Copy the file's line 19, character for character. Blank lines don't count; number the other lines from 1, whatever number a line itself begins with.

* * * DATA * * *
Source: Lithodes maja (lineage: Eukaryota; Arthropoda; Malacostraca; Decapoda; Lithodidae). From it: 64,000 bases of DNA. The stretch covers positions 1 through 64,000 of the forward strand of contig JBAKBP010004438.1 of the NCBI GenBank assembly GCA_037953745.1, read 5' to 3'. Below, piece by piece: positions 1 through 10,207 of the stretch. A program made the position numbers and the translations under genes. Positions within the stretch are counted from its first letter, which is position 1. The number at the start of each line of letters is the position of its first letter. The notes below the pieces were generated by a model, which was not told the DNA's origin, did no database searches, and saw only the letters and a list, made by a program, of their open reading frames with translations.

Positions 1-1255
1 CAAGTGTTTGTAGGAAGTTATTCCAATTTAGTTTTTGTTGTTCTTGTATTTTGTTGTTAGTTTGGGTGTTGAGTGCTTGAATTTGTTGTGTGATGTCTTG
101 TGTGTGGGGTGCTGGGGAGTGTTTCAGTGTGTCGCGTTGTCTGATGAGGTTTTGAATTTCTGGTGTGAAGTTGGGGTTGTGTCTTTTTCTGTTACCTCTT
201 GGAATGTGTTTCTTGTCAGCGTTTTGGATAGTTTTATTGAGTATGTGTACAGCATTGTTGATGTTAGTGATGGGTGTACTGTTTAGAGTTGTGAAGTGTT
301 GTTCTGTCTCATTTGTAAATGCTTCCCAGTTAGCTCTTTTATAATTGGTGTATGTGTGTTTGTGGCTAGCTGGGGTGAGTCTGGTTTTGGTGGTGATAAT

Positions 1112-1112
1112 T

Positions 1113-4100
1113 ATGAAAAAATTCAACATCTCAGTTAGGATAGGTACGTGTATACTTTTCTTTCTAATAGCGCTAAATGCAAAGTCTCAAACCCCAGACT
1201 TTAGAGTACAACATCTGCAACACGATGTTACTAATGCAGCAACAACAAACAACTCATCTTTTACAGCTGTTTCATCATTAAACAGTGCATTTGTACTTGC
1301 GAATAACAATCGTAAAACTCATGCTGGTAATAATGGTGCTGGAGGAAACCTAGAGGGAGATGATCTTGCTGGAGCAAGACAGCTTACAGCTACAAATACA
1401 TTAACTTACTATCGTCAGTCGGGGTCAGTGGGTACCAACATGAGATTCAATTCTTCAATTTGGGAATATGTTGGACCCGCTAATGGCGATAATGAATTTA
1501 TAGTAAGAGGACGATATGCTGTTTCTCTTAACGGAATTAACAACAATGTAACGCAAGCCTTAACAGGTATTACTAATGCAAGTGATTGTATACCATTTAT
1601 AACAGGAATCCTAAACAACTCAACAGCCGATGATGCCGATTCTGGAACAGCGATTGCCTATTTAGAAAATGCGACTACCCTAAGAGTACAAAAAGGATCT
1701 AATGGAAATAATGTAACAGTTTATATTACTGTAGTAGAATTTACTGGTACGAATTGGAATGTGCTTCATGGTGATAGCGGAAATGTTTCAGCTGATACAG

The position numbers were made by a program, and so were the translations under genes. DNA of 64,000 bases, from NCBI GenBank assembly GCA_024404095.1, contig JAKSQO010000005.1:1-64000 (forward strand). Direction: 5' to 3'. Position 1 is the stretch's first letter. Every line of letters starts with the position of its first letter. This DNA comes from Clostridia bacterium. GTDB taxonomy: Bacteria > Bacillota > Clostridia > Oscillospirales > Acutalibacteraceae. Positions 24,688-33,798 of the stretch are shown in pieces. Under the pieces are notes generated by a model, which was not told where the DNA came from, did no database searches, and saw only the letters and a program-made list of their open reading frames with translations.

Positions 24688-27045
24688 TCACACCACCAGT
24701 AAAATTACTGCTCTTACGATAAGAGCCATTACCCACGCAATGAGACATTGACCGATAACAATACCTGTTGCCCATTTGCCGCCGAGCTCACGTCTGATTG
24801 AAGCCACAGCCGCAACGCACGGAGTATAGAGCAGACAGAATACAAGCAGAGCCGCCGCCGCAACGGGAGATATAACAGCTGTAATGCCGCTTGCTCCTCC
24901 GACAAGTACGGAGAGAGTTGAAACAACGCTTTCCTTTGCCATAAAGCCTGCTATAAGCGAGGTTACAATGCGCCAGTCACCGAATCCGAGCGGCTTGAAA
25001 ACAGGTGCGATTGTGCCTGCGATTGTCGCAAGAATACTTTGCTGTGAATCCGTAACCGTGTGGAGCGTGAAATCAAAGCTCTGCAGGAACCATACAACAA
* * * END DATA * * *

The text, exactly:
24688 TCACACCACCAGT